If you have high blood pressure, you may need to monitor your blood pressure at home. Learning to self-monitor your blood pressure with an upper arm monitor can help motivate you. Talk to your doctor about home monitoring and see if your doc agrees that this is a safe and effective way for you to stay on top of your blood pressure.

Regular visits to your doctor are also likely to become a part of your normal routine. These visits will help keep tabs on your blood pressure and alert the doctor to any other possible problems you might be having.

Use devices for measuring your blood pressure at home accurately. Checking your blood pressure at home is an important part of managing high blood pressure (hypertension). The American Heart Association and other organizations recommend anyone who has high blood pressure monitor his or her blood pressure at home.

Because blood pressure monitors are available widely and without a prescription, home monitoring is an easy step you can take to improve your condition. Before you get started, it’s important to know the right technique and to find a good home blood pressure monitor.

Manual devices. Manual blood pressure monitors use a stethoscope and an inflatable arm cuff connected by a rubber tube to a gauge that records the pressure. To measure your blood pressure, you inflate the cuff that goes around your arm by pumping a bulb at one end of the tube. You then check your blood pressure with a stethoscope — listening to the sounds of blood flowing through the main artery in your upper arm as the pressure decreases in the cuff. Manual monitors are usually less expensive than digital monitors, but can be more difficult to use.

Digital devices. Digital monitors have a cuff and a gauge that records the pressure. The cuff automatically inflates at the touch of a button. These devices automatically calculate heart rate and check your blood pressure by measuring the changes in the motion of your artery as the blood flows through the artery while the cuff deflates. Some even give you an error message if you aren’t wearing the cuff properly. Digital monitors also deflate automatically.

Digital monitors can be fitted on the upper arm, wrist or finger. Arm devices are the most accurate. One use for wrist monitors is for those people for whom a large upper arm cuff is too small or can’t be used because of shape or pain from the pressure of the cuff when it inflates. Be sure your arm is at heart level when using a wrist monitor. Devices that measure your blood pressure at your finger are not recommended.

Remember, it is important to stay connected and have regular visits with your primary care physician.

People who don’t have a primary care doctor find it harder to control their blood pressure. If you can, visit the same health care facility or professional for all of your health care needs.

Visit your doctor regularly. If your blood pressure isn’t well controlled, or if you have other medical problems, you might need to visit your doctor every month to review your treatment and make adjustments. If your blood pressure is under control, you might need to visit your doctor only every 6 to 12 months, depending on other conditions you might have.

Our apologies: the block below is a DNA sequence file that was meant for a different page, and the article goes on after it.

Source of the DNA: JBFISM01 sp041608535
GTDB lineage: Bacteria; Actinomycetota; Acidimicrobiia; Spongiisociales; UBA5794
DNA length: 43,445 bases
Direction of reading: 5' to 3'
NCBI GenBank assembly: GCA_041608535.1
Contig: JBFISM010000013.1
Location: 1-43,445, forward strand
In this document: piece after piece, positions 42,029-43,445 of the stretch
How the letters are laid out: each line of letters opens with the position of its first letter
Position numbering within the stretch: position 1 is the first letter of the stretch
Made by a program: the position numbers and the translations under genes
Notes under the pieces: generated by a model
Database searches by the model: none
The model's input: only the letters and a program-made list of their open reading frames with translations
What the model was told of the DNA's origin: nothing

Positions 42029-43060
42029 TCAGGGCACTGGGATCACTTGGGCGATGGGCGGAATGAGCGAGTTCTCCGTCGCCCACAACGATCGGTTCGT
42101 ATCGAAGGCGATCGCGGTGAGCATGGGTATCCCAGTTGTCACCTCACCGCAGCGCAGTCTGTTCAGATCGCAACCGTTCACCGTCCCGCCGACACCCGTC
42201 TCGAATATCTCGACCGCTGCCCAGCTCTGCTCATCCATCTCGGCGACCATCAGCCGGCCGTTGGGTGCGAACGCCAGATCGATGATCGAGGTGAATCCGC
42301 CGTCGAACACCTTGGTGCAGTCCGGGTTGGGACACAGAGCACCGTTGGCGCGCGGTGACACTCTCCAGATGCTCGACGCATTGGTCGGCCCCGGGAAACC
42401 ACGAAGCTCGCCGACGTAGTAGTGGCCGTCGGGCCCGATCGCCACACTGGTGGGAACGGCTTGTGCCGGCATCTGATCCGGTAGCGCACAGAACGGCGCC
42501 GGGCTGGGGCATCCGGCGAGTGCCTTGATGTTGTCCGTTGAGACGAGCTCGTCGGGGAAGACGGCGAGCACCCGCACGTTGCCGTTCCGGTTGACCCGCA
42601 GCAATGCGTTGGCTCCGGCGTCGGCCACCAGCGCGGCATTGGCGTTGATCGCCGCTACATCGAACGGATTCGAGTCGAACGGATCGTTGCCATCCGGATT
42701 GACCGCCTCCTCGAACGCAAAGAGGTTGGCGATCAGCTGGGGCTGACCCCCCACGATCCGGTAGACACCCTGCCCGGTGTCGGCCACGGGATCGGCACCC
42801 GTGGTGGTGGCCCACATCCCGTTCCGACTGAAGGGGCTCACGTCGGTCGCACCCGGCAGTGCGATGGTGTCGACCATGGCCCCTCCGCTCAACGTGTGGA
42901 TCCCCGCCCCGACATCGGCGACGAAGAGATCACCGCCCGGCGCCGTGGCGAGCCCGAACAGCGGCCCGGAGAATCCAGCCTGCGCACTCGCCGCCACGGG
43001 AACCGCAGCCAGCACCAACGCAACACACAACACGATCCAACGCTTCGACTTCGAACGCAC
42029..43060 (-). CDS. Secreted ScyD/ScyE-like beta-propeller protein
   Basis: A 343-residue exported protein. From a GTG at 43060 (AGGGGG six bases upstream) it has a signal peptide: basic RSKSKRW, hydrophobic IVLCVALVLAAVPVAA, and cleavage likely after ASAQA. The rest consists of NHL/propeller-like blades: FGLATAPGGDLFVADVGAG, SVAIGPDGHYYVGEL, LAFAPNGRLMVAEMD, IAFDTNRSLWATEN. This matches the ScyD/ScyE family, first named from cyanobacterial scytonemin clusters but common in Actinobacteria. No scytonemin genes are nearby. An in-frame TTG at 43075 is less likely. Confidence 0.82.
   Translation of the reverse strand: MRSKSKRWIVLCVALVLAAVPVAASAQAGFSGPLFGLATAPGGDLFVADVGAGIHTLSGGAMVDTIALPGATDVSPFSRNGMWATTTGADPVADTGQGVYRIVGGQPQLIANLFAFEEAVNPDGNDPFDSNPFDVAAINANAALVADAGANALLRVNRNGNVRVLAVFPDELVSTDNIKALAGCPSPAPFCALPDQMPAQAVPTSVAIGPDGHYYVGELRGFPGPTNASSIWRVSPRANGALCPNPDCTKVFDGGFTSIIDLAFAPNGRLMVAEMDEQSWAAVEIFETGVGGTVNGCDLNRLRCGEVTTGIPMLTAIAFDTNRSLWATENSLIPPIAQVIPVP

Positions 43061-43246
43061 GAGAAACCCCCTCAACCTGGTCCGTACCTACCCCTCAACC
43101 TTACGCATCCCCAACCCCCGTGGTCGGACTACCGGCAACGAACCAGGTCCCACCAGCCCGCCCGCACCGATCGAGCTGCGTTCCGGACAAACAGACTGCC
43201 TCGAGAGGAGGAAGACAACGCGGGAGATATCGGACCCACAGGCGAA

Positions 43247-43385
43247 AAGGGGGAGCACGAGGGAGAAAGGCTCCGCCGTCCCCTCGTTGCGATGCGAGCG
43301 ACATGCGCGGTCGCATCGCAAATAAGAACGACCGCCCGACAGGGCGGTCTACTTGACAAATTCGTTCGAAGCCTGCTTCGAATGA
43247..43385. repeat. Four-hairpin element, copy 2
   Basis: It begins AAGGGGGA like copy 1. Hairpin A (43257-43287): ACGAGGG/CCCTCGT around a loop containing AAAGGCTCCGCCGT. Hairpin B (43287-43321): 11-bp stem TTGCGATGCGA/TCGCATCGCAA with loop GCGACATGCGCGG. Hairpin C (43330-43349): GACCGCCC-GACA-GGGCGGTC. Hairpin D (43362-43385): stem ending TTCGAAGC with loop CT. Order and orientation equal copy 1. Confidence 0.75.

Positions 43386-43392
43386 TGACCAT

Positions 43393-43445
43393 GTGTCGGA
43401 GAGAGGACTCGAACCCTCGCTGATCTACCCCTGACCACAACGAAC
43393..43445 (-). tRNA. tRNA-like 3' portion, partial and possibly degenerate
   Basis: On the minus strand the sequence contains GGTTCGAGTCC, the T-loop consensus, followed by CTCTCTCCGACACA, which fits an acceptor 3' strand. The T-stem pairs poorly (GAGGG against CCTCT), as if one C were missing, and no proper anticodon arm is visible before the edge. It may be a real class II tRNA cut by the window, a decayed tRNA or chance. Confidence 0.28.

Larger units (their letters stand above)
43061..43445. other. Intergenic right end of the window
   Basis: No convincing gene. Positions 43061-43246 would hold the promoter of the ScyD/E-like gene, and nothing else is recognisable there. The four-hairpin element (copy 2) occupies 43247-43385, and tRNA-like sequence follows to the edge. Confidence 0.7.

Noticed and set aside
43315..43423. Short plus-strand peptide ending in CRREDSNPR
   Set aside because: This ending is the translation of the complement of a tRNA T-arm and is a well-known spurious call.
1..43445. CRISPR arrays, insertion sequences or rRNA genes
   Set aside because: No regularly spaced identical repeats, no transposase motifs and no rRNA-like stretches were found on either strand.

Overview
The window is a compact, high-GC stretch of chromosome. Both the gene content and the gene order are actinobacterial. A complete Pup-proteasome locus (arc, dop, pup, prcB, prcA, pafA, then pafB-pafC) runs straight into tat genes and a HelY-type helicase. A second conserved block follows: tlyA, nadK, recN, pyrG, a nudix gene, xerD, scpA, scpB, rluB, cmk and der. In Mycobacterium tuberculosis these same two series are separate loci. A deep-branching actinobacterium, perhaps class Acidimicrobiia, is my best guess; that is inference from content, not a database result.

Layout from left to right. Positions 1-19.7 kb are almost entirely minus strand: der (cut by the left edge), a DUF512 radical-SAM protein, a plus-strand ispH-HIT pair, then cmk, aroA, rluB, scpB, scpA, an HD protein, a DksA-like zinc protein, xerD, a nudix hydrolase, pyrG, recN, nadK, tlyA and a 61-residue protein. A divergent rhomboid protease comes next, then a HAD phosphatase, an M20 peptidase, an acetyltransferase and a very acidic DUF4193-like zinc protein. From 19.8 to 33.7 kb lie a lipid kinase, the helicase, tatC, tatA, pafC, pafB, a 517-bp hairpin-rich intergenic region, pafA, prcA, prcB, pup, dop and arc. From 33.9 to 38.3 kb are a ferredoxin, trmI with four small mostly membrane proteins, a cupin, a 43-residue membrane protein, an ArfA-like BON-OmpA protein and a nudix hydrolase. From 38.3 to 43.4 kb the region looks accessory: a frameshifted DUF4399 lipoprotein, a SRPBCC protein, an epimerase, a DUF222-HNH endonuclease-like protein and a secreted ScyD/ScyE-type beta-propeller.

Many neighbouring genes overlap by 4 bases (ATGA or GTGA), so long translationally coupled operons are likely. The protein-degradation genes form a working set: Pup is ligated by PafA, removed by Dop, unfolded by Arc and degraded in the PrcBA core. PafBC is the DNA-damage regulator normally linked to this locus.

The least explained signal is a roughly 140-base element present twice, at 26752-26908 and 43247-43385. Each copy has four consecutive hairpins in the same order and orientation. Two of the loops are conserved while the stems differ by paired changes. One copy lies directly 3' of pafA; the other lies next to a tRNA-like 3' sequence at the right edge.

9. Reduce your stress
Stress or anxiety can temporarily increase blood pressure. Take some time to think about what causes you to feel stressed, such as work, family, finances or illness. Once you know what’s causing your stress, consider how you can eliminate or reduce stress.

If you can’t eliminate all of your stressors, you can at least cope with them in a healthier way. Take breaks for deep-breathing exercises. Get a massage or take up yoga, Qi Gong, or meditation. If self-help doesn’t work, seek out a professional for counseling.

warrior-pose-241611_1280 Yoga

10. Don’t keep your condition a secret. Get support from family and friends
Supportive family and friends can help improve your health. They may encourage you to take care of yourself, drive you to the doctor’s office or join an exercise program with you to help keep your blood pressure low. Talk to your family and friends about the dangers of high blood pressure.

If you find you need support beyond your family and friends, consider joining a support group. This may put you in touch with people who can give you an emotional support and who can offer practical tips to cope with your condition.

Always remember, you are not alone. High blood pressure is something that many people face. The hope in the future is that people will become educated much sooner about the risks and that this will help prevent or greatly reduce the risk of high blood pressure.

Consult your doctor before using any health treatment — including vitamins, herbal supplements and natural remedies. Also, tell your doctor if you have a serious medical condition or are taking any medications. The information presented here is for educational purposes only and is in no way intended as a substitute for medical advice or counseling.


About the author: Elana B. is an award-winning writer, speaker, and internationally published author. As a writer and ghostwriter she has written hundreds of stories from shorts to books to screenplays.

A gifted storyteller, Elana B.’s new children’s series, Too Terribly Busy and the “Too Terribly” Series of books, teach in a fun, creative way some of the most important lessons in life. Through this entertaining series of books, children will learn morals, manners, how important it is to achieve goals, as well as conflict resolution. Sneak peek of the first story in the new series: TooTerriblyBusy-SP1.

More by Elana B. and other related articles: